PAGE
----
Joey Neilsen, PhD
Assistant Professor of Physics
A pioneer in black hole astrophysics, Joey Neilsen, PhD, has established himself as a foremost expert in X-ray observations of these cosmic bodies. His research has been extensively cited in the literature and featured in esteemed scientific journals, including Science, Nature, The Astrophysical Journal and Advances in Space Research.
Scientists are just beginning to understand the power and force of these astronomical objects—and Dr. Neilsen’s work has been pivotal in expanding that knowledge base. Although black holes are invisible, astronomers can still observe them indirectly by examining the way their gravity affects stars and pulls matter into orbit.
“I use space telescopes, primarily from NASA, to study what’s happening around black holes in the universe,” says Dr. Neilsen, assistant professor of Physics. “They’re among the most prolific sources of energy in the universe, and as an observational astronomer, most of my work deals with collecting and analyzing data to try to explain their behavior.”
His work with NASA officially began nearly a decade ago, with some of the most prestigious fellowships in astrophysics: an Einstein Postdoctoral Fellowship at Boston University and a Hubble Postdoctoral Fellowship at the MIT Kavli Institute for Astrophysics and Space Research. His collaboration with the space agency has continued, and he’s had the opportunity to explore the far reaches of the galaxy using X-ray telescopes, including one NASA mounted on the International Space Station.
As a widely published researcher and invited speaker at conferences around the globe—from Buenos Aires to Istanbul to Madrid—Dr. Neilsen continues to expand the world’s view and understanding of the final frontier. “My research on the X-ray spectroscopy of black holes is part of understanding more about the world that we live in,” he says. “That’s what physics is all about, growing curiosity and enthusiasm for science.”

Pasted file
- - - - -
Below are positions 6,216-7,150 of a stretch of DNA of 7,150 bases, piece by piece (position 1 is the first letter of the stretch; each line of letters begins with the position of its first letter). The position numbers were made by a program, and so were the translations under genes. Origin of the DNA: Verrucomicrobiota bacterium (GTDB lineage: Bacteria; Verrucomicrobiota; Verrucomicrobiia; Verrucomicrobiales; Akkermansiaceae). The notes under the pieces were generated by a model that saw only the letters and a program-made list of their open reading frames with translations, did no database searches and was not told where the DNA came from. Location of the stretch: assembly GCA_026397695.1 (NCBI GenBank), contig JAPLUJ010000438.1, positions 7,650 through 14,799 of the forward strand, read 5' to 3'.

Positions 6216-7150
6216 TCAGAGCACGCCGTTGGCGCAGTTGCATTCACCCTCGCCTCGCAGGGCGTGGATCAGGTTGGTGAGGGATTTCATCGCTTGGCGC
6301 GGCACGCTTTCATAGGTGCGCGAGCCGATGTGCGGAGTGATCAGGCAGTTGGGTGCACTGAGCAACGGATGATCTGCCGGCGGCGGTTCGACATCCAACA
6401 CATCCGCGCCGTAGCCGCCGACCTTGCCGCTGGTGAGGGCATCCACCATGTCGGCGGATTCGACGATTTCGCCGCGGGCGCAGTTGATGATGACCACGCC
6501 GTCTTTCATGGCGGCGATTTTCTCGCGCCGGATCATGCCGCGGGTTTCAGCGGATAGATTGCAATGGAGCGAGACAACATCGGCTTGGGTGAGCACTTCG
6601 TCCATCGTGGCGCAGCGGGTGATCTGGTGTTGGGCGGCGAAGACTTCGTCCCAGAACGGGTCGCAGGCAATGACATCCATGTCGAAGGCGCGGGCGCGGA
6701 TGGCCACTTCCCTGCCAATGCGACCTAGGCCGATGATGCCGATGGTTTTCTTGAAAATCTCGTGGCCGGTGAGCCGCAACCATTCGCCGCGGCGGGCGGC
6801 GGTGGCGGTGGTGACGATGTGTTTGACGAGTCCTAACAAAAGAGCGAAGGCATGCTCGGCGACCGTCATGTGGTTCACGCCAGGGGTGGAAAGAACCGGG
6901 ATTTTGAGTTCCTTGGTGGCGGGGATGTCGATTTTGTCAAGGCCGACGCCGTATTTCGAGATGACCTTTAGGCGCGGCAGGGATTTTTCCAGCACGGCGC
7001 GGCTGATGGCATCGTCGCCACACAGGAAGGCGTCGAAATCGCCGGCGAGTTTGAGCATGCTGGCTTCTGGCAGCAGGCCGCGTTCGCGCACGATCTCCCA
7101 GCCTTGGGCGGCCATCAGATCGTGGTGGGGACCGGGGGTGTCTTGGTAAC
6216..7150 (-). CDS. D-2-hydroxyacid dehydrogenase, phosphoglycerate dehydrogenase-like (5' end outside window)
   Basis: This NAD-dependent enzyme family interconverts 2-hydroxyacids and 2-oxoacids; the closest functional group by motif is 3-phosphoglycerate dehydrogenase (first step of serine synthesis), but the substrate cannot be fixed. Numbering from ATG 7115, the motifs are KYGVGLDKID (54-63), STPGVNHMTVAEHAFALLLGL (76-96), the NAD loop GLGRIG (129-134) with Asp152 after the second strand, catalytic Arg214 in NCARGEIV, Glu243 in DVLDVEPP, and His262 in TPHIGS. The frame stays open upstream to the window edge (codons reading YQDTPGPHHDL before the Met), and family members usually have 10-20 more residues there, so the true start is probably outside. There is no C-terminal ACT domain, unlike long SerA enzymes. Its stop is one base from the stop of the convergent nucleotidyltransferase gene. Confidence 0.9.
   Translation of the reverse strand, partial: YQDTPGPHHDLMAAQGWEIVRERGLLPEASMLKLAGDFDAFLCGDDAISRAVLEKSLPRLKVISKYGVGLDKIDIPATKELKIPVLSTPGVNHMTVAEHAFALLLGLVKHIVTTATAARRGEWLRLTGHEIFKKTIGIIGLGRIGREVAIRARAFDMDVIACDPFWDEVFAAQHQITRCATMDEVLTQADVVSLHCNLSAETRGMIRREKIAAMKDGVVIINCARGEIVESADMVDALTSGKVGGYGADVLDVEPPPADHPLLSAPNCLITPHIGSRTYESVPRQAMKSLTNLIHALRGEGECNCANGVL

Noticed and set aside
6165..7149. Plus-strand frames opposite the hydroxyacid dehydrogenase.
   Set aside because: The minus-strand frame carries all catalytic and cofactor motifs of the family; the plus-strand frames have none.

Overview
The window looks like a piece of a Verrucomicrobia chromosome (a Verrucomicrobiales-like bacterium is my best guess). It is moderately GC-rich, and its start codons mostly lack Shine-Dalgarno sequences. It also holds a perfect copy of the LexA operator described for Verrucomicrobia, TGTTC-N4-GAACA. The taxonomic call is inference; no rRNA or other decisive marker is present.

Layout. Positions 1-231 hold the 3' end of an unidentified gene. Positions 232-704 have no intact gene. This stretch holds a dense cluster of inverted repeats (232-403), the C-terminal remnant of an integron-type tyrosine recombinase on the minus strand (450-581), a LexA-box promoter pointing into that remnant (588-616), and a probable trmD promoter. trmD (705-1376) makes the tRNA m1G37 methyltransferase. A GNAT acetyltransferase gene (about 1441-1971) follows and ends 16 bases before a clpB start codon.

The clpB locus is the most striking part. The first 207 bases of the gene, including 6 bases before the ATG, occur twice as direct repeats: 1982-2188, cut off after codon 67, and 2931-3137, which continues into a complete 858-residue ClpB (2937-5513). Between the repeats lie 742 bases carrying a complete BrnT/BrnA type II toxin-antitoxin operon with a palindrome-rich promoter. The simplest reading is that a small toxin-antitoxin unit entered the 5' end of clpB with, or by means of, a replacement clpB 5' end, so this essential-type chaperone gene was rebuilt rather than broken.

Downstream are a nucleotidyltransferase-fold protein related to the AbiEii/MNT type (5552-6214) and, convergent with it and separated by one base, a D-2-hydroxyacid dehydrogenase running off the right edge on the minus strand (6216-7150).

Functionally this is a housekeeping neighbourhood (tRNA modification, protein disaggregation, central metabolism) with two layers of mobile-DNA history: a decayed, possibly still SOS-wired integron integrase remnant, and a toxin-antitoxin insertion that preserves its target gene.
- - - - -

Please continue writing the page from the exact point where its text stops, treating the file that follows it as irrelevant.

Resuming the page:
Shedding Light on Dark Matters
In 2019, Dr. Neilsen was part of the international team of 200 scientists who made history by capturing the first-ever image of a black hole. A triumph of engineering, observations, data analysis and theory, their photograph marked a new era in black hole astrophysics.
As a member of the Event Horizon Telescope (EHT) Collaboration, Dr. Neilsen shared the $3 million Breakthrough Prize—sometimes referred to as the “Oscars of Science”—in the field of fundamental physics in 2020.
And their work continues. Collaborating with EHT researchers from more than 80 institutions worldwide, Dr. Neilsen helped to produce an image of a supermassive black hole at the center of our own Milky Way galaxy earlier this year. He provided data analysis that has been critical to understanding the rapid, energetic variability of this black hole, known as Sagittarius A. The team’s results appeared in a special issue of The Astrophysical Journal Letters, the premier journal for high-impact astronomical research.
“This is the first view of the closest supermassive black hole, our black hole,” Dr. Neilsen says. “It’s one of only two black holes whose shadow can be detected, so it’s an important test of Einstein’s theory of general relativity.”
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Benjamin Scheick, PhD
Associate Professor and Associate Chair of the Department of Finance and Real Estate